Wednesday, May 26, 2010


Michael Gove is inviting all State schools to become Academies. This means that they find a private sponsor (who pays £2 million) and gets a little bit of say in what's taught (they don't have to follow every part of the National Curriculum, just the Maths, English and Science bits), the new school building if there is going to be one and what the school will 'specialise' in (all Schools nowadays are supposed to have a speciality- don't send yours to one that is a School of the Performing Arts if you want them to do well at Maths rather than dancing about like the kids from Fame). Funding comes direct to the school, cutting out the Local Authority and their army of advisers, facilitators, outreach officers etc etc. which means that they get more money. Each school is allowed to select up to 10% of their pupils by ability in their specialism.

It's probably true that the majority of teachers don't like the idea. Chris Keates of the NASUWT said that it was a 'costly and unnecessary solution to a problem that does not exist' (she has obviously never visited my school) and that it was wrong not to allow Local Authorities to have a say (My Local Authority can barely empty the bins never mind run schools). Mind you, she wasn't very happy about proposals to get rid of all those quangos that cheerfully wasted vast sums of money without any obvious return, either.

Now I'm sure that there will be problems with the odd loon trying to sponsor a school so that they can try and get some bizarre idea taught, whether it's Flat Earth Theory, Creationism or the Joy of Jihad. However it's easy to look up a sponsor's details nowadays and overall I can't help but think that it's an idea worth trying. Academies might not be the ideal solution, but at least they offer a chance of improvement without massive cost to the taxpayer. Let's face it; they can hardly do much worse than many of the schools we have at the moment.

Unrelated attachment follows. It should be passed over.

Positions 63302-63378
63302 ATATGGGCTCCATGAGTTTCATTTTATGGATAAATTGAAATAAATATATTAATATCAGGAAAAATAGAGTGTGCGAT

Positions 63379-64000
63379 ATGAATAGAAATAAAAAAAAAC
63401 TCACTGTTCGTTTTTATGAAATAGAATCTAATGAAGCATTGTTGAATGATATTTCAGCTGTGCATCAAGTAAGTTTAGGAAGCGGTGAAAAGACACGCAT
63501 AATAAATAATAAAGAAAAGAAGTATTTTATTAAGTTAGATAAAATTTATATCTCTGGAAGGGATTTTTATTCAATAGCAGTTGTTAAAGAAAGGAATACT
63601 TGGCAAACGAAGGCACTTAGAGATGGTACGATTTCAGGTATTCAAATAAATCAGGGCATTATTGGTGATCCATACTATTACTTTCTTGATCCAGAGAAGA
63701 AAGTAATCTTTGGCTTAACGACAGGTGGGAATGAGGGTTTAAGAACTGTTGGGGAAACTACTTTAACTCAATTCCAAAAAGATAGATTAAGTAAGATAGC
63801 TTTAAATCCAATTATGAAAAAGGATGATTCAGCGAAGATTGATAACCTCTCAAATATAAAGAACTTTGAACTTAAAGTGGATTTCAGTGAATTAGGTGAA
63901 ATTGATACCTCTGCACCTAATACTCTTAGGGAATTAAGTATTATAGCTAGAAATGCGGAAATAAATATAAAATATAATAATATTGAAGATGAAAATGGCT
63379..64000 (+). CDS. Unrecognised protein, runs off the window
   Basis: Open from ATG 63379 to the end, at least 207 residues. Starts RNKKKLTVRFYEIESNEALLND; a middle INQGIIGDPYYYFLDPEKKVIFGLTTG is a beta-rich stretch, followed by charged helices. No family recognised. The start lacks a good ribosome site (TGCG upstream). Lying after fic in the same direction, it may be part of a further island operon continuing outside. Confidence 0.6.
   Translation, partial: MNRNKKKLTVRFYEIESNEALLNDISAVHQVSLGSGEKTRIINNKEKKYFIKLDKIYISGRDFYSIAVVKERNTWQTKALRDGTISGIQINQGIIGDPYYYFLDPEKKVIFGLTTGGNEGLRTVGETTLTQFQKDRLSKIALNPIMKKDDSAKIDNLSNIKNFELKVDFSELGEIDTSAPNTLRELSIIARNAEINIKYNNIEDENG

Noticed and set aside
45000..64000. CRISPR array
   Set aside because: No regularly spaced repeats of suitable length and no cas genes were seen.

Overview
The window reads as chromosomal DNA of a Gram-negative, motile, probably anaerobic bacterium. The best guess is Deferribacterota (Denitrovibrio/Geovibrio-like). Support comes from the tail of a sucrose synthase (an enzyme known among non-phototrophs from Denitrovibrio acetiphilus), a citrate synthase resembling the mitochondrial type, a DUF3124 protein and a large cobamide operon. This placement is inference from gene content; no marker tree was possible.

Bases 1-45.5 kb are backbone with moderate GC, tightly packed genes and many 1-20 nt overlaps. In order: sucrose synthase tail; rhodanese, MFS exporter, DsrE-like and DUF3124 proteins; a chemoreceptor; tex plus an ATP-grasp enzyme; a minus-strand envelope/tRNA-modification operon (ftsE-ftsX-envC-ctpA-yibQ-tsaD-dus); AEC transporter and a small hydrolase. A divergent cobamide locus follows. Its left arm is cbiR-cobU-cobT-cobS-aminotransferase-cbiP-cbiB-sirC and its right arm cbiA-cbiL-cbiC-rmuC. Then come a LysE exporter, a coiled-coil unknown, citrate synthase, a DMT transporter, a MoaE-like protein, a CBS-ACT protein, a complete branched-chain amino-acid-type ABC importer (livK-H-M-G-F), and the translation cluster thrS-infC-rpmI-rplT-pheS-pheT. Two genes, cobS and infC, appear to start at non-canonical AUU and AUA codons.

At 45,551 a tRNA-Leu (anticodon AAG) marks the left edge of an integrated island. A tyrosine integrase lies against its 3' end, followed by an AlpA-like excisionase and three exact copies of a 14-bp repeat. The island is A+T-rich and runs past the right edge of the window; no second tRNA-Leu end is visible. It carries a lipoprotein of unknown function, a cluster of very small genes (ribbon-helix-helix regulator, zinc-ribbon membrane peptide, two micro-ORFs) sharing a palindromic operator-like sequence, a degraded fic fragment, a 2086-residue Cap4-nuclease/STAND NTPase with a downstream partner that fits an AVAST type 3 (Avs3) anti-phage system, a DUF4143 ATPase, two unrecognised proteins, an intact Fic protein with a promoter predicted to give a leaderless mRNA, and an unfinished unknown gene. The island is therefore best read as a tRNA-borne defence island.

Brian, follower of Deornoth said...

That's very helpful of the NASUWT. Since almost everything they say is completely wrong, we now know Mr Gove has some good ideas.

Anonymous said...

I often wonder two things about 'specialist' schools.

1) How do the teachers of anything other than the specialist subject feel

2) Is it my imagination or are there fewer schools that specialise in Maths, Science etc than there are that specialise in 'performing arts etc'.

Dack said...

Most candidates of late for posts at my school are trying to get out of academy schools. A local recently metamorphosed academy school can't get enough applicants - to the extent that they've had to go crawling back to the staff they sacked to cover them in the interim.

It's all contracts, even fewer rights and more responsibility, less protection from abuse, longer hours inc weekends, more data and targets, more pastoral involvement... I'm not one to defend bad teachers or bad schools but if you think conditions can be bad now you ain't seen nothin' yet.

Be careful what you wish for.

Torbon Nipolag said...

What about the academies in Gateshead and Doncaster which are sponsored/owned by the Vardy family of millionaire car dealers? It just happens that they are Christian fundamentalists.

Torbon Nipolag said...

And another thing. I wonder if the government/DfES etc. would be as keen to allow/laud academies set up by fundamentalists from other faiths.

phatboy said...

Two questions, that I hope somebody can answer for me.

1. Why are school specialising? My son is only a baby, but when he goes to school I want him to learn everything well not a couple of subjects well and the rest mediocily (is that a word... how should it be spelt... maybe my son should learn that).

2. How do the private sponsers make money out of these schools? I'm assuming that the companies sponsering schools aren't doing it because they feel like being nice (I'm pretty sure that would be a breach of their obligations to their share holders under the Companies Act).